I am not sure whether this is simply an ethnic slur or the contemptuous arrogance of the liberal urban elite for those rural bumpkins who have not yet adopted the new program for sexual liberation.  It may be both!  As an ethnic insult it suggests that the west coast Gaelic areas of Scotland are not as advanced as those areas where ministers conduct same sex civil partnerships.  Not very P.C.

It is, however, fairly accurate in terms of geography.  This Hebridean fringe were also the power house for the formation of the current Free Church of Scotland in 1900. At that time some sixty-three congregations refused to join in the union with the United Presbyterian Church, with most being found in the Gaelic-speaking districts of Scotland.

I have to confess that if I had been around in 1843 I would have been part of the Disruptions and joined the Free Church.  I am not entirely sure that if I had been around in 1900 I would have chosen not to join the new union that formed the United Free Church.

However, with the insight of history we know the United Free Church of 1900 rejoined the established church in 1929, and by and large its evangelical ethos was lost.  It was, therefore, the Hebridean fringe that maintained the true evangelical and Reformed succession,  In the providence of God he “chose what is low and despised in the world, even things that are not, to bring to nothing things that are” ( 1 Cor 1:28)

This remnant was preserved, but perhaps the purpose of God was that through this original remnant evangelical Presbyterianism might reseed the whole of Scotland.  Despite its detractors the Free Church is no longer a highland church restricted to the areas of the GĂ idhealtachd.  It is now as much a lowland non-Highland church as a Highland body.  Indeed, at the very time the Church of Scotland risks so alienating its remaining Highland congregations that they will leave the denomination, the Free Church is going in the opposite direction by expanding its outreach in central Scotland.  The Free Presbytery of Glasgow and Argyll this week were discussing our new church plants in Stirling  and Govan, Glasgow.  Someone described it as “exciting”, and I concur.

How much more exciting it would be if our evangelical brethren within the national church instead of forming yet another pressure group to slow or reverse the apostasy in the Church of Scotland which despises them , their theology and their sexual ethics, were to join with us in taking forward the work and ministry of a truly national evangelical Presbyterian body.  

Friday, 5 December 2014

Who are Members of the True Church?

Westminster Confession (OPC Modern Language Version)

1. The catholic (that is, universal) church, which is invisible, consists of all the elect who have been, are, or shall be gathered into one, under Christ its head. This church is his bride, his body, and the fullness of him who fills all in all.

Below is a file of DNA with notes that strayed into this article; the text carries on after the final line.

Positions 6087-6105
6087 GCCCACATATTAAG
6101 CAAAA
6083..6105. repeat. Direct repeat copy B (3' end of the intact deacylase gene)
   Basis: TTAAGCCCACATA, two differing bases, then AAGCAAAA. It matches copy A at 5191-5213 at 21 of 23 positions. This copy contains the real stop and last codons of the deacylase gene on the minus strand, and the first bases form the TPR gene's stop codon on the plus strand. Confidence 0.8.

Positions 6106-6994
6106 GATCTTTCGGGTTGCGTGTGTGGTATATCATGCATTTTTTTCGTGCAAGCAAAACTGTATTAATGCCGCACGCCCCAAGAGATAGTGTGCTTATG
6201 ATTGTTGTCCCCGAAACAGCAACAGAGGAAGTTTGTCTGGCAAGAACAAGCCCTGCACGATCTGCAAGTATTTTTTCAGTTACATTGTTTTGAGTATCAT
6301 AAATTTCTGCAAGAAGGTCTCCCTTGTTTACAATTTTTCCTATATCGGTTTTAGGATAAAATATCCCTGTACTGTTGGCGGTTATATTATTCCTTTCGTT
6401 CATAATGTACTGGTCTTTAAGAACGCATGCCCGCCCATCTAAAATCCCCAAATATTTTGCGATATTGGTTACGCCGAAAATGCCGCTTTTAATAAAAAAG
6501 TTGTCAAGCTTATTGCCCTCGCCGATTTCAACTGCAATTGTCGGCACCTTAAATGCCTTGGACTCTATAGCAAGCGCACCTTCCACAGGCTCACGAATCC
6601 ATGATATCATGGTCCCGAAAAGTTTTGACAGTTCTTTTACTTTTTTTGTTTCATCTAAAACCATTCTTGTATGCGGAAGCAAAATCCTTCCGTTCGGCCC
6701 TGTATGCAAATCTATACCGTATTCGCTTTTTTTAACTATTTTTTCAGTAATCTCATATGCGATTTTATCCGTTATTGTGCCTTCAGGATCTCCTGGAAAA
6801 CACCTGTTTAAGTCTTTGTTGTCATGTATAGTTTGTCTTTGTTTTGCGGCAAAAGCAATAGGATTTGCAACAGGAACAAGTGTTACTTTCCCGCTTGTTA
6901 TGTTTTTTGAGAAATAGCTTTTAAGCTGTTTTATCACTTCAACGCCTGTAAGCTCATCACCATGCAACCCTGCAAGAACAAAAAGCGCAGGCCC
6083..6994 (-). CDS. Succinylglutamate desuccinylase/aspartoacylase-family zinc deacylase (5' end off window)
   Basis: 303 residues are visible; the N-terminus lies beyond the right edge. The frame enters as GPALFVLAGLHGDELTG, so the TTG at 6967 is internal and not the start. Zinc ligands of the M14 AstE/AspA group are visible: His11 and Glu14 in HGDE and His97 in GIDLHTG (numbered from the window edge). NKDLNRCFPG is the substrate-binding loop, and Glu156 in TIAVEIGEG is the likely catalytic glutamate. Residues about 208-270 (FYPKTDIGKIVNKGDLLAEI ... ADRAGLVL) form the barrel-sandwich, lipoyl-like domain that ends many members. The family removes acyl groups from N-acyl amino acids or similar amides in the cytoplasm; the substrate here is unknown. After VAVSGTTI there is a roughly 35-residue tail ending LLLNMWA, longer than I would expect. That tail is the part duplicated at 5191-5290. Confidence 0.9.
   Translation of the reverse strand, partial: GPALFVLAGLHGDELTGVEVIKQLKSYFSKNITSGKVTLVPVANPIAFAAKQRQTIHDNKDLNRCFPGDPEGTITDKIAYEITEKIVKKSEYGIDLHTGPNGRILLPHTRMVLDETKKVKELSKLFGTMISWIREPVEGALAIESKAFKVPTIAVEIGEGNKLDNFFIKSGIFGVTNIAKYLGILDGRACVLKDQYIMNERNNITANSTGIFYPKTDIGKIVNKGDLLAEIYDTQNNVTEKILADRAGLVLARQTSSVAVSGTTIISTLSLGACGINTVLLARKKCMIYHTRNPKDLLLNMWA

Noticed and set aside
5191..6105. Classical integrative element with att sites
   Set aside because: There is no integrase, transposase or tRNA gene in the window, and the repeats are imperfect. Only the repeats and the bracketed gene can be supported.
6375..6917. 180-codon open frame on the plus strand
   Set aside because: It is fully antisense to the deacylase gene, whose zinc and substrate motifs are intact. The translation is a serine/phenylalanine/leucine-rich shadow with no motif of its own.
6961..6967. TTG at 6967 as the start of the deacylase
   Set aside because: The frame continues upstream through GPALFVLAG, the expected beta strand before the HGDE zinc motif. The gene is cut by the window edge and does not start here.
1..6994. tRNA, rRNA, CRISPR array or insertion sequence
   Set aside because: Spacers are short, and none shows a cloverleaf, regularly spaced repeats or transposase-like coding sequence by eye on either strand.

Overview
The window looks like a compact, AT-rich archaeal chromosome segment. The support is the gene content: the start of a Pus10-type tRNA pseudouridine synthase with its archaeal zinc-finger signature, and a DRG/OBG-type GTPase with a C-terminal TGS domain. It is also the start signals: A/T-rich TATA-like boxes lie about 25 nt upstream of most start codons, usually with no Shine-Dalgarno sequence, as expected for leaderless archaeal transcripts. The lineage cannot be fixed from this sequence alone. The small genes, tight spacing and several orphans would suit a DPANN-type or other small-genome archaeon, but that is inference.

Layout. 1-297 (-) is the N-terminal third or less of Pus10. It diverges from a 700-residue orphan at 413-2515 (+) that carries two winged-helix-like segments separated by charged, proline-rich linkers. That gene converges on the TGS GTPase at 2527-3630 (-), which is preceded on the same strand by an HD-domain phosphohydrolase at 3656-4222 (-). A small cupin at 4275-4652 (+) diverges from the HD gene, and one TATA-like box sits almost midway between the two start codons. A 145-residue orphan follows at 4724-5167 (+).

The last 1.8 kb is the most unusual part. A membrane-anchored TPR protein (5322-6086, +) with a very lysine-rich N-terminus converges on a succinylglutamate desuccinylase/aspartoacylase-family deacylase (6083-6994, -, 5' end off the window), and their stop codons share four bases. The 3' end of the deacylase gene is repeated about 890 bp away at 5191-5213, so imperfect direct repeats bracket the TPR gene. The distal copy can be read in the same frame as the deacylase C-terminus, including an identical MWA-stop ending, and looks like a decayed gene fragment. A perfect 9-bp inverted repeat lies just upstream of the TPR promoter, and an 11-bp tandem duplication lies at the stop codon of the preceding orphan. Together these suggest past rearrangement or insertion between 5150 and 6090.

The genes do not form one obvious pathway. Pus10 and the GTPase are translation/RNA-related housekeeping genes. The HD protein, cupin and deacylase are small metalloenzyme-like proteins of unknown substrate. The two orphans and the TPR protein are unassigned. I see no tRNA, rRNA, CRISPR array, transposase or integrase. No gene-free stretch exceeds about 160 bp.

2.  The visible church, which is also catholic (that is, universal) under the gospel (that is, not confined to one nation, as it was before under the law), consists of all those throughout the world who profess the true religion, together with their children. It is the kingdom of the Lord Jesus Christ, the house and family of God, outside of which there is no ordinary possibility of salvation.

3. To this universal, visible church Christ has given the ministry, oracles, and ordinances of God for the gathering and perfecting of the saints, in this life, to the end of the age. For this purpose he makes these means effectual by his own presence and Spirit, according to his promise.

4. This universal church has been sometimes more and sometimes less visible. Particular churches, which are members of this universal church, are more or less pure to the extent to which the doctrine of the gospel is taught and embraced, the ordinances are administered, and public worship is performed more or less purely in them.

OR The Moderator of the Church of Scotland:

He said: "I am fed up with the Church of Scotland publishing annual statistics which highlight a decline in membership when the truth about the number of people who belong to our faith communities is, in reality, quite different. I want, therefore, to open the New Year with a very serious challenge for the Church of Scotland.”
"Here, however, is the real challenge – it is to redefine membership in a way that allows us to include women and men, young and old who do not fit the post-second world war model of membership with which we are so familiar.”

"That pattern does not resonate with the vast majority of those who are 50 and younger and who will never buy into the kind of Church which sits so comfortably with me and my way of expressing my Christian faith.”

So this new category of virtual digital membership will embrace those who never attend church services on the Lord’s Day (contrary to Heb 10:25).  For those who know the Church of Scotland, we will say, “Nothing new here, then.”  A failing church fiddling statistics!